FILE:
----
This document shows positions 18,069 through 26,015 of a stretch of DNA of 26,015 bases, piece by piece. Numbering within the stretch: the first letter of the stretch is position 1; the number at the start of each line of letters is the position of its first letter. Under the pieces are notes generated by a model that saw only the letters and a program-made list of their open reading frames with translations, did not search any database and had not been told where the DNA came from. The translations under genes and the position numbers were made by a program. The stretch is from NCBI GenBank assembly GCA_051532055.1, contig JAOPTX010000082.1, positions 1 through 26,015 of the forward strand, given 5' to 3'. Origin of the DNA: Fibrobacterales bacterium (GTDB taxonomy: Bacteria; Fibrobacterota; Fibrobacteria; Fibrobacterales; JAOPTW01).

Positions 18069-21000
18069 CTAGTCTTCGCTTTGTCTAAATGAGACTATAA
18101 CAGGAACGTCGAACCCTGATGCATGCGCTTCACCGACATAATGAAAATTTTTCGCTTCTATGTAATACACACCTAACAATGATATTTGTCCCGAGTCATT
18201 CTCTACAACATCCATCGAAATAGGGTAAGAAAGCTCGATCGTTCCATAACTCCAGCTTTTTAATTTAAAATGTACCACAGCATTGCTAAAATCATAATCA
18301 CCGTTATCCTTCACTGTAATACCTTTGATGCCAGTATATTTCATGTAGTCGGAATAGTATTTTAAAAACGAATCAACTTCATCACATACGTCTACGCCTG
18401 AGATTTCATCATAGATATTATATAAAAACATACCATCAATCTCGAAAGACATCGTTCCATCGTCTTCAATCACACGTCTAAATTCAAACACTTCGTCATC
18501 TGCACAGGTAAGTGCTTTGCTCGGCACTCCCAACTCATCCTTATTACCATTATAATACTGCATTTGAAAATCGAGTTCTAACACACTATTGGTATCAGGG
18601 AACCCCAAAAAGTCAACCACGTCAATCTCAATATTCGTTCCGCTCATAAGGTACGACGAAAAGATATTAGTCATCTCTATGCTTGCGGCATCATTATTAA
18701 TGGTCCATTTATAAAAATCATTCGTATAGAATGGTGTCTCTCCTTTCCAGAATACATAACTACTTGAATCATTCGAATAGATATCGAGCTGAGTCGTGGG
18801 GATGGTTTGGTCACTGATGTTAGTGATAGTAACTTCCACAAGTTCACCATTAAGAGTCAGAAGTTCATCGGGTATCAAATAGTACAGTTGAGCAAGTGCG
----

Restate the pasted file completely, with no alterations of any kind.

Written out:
This document shows positions 18,069 through 26,015 of a stretch of DNA of 26,015 bases, piece by piece. Numbering within the stretch: the first letter of the stretch is position 1; the number at the start of each line of letters is the position of its first letter. Under the pieces are notes generated by a model that saw only the letters and a program-made list of their open reading frames with translations, did not search any database and had not been told where the DNA came from. The translations under genes and the position numbers were made by a program. The stretch is from NCBI GenBank assembly GCA_051532055.1, contig JAOPTX010000082.1, positions 1 through 26,015 of the forward strand, given 5' to 3'. Origin of the DNA: Fibrobacterales bacterium (GTDB taxonomy: Bacteria; Fibrobacterota; Fibrobacteria; Fibrobacterales; JAOPTW01).

Positions 18069-21000
18069 CTAGTCTTCGCTTTGTCTAAATGAGACTATAA
18101 CAGGAACGTCGAACCCTGATGCATGCGCTTCACCGACATAATGAAAATTTTTCGCTTCTATGTAATACACACCTAACAATGATATTTGTCCCGAGTCATT
18201 CTCTACAACATCCATCGAAATAGGGTAAGAAAGCTCGATCGTTCCATAACTCCAGCTTTTTAATTTAAAATGTACCACAGCATTGCTAAAATCATAATCA
18301 CCGTTATCCTTCACTGTAATACCTTTGATGCCAGTATATTTCATGTAGTCGGAATAGTATTTTAAAAACGAATCAACTTCATCACATACGTCTACGCCTG
18401 AGATTTCATCATAGATATTATATAAAAACATACCATCAATCTCGAAAGACATCGTTCCATCGTCTTCAATCACACGTCTAAATTCAAACACTTCGTCATC
18501 TGCACAGGTAAGTGCTTTGCTCGGCACTCCCAACTCATCCTTATTACCATTATAATACTGCATTTGAAAATCGAGTTCTAACACACTATTGGTATCAGGG
18601 AACCCCAAAAAGTCAACCACGTCAATCTCAATATTCGTTCCGCTCATAAGGTACGACGAAAAGATATTAGTCATCTCTATGCTTGCGGCATCATTATTAA
18701 TGGTCCATTTATAAAAATCATTCGTATAGAATGGTGTCTCTCCTTTCCAGAATACATAACTACTTGAATCATTCGAATAGATATCGAGCTGAGTCGTGGG
18801 GATGGTTTGGTCACTGATGTTAGTGATAGTAACTTCCACAAGTTCACCATTAAGAGTCAGAAGTTCATCGGGTATCAAATAGTACAGTTGAGCAAGTGCG